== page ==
In addition to the undersold and overbought designations, traders also look for what are known as centerline cross-overs. When the RSI crosses over and above the center line (50 on the scale), the buyers are winning and upwards momentum is gaining. When the RSI crosses under and below the centerline, the sellers are gaining and the downwards trend is gaining momentum.

For more detailed information on these and other technical indicators, we invite you to check out OANDA’s fxTrade technical analysis tutorial.

We'll have more on this topic soon, including how to spot trend reversal using Bollinger Bands and different price chart patterns. Have questions for Scott and Dean? Send them to us via Facebook and Twitter. We are excited to see what you come up with.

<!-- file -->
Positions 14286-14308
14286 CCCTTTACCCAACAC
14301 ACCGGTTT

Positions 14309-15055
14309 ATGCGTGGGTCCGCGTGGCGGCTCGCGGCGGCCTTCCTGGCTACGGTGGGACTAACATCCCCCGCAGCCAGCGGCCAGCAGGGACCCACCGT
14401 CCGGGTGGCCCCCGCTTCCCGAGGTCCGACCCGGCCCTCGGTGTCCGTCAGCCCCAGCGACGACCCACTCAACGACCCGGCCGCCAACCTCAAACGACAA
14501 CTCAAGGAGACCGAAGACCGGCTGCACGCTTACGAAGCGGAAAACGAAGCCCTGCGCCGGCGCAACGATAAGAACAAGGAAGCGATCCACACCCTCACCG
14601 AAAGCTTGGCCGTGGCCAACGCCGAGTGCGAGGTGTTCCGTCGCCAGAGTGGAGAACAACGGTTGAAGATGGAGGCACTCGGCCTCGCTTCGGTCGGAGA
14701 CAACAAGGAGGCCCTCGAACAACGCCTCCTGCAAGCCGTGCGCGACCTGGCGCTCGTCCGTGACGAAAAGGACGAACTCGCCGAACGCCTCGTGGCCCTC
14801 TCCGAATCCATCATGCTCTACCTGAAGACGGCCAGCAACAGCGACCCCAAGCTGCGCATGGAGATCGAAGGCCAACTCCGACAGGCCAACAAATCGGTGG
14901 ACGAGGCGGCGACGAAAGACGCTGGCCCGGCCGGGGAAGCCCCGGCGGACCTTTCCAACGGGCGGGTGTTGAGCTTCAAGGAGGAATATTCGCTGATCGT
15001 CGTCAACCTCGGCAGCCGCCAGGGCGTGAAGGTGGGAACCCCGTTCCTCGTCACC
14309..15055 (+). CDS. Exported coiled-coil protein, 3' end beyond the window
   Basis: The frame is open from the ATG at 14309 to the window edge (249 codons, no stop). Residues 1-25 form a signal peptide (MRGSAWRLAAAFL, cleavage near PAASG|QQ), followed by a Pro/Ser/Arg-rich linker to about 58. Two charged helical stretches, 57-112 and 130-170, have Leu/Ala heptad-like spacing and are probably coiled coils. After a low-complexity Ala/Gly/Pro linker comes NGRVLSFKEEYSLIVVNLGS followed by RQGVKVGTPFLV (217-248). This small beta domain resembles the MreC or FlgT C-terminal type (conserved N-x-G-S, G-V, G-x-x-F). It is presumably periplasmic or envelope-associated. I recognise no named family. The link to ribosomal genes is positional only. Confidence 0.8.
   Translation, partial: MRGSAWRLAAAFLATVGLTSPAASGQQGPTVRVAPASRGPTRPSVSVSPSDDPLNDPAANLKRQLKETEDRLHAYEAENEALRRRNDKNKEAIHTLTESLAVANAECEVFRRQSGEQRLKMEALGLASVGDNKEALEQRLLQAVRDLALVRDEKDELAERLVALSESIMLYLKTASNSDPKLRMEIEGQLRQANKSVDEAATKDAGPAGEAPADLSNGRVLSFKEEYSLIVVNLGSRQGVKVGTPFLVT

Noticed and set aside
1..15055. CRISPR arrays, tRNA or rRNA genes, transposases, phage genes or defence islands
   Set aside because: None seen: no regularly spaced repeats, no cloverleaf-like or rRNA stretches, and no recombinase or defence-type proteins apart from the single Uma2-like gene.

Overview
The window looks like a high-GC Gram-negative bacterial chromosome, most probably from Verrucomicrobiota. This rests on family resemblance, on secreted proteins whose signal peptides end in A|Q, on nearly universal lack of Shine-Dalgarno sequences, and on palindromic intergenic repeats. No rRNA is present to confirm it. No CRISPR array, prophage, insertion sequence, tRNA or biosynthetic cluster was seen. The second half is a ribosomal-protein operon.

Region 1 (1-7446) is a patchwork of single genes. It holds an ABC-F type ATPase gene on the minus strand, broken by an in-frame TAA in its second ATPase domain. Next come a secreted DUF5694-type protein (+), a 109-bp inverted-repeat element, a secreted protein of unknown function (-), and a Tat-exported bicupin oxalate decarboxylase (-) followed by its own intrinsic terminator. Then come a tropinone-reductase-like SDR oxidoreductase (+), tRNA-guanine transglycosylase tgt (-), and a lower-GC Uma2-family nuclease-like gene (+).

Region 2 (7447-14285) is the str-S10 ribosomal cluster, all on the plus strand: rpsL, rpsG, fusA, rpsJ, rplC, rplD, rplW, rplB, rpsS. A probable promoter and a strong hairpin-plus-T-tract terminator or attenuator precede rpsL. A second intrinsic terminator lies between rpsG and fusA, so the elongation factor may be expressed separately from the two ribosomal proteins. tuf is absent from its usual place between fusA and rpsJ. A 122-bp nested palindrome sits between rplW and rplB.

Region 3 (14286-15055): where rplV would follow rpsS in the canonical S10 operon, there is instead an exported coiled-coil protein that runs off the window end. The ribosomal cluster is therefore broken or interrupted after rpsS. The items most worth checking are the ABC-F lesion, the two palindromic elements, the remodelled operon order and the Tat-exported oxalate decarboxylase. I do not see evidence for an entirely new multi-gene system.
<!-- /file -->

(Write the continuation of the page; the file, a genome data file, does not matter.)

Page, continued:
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Be sure to read the full risk disclosure before trading Forex. Please note that Forex trading involves significant risk of loss. It is not suitable for all investors and you should make sure you understand the risks involved before trading. Performance, strategies and charts shown are not necessarily predictive of any particular result. And, as always, past performance is no indication of future results.

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Be sure to read the full risk disclosure before trading Forex. Please note that Forex trading involves significant risk of loss. It is not suitable for all investors and you should make sure you understand the risks involved before trading. Performance, strategies and charts shown are not necessarily predictive of any particular result. And, as always, past performance is no indication of future results. Investor returns may vary from Trade Leader returns based on slippage, fees, broker spreads, volatility or other market conditions.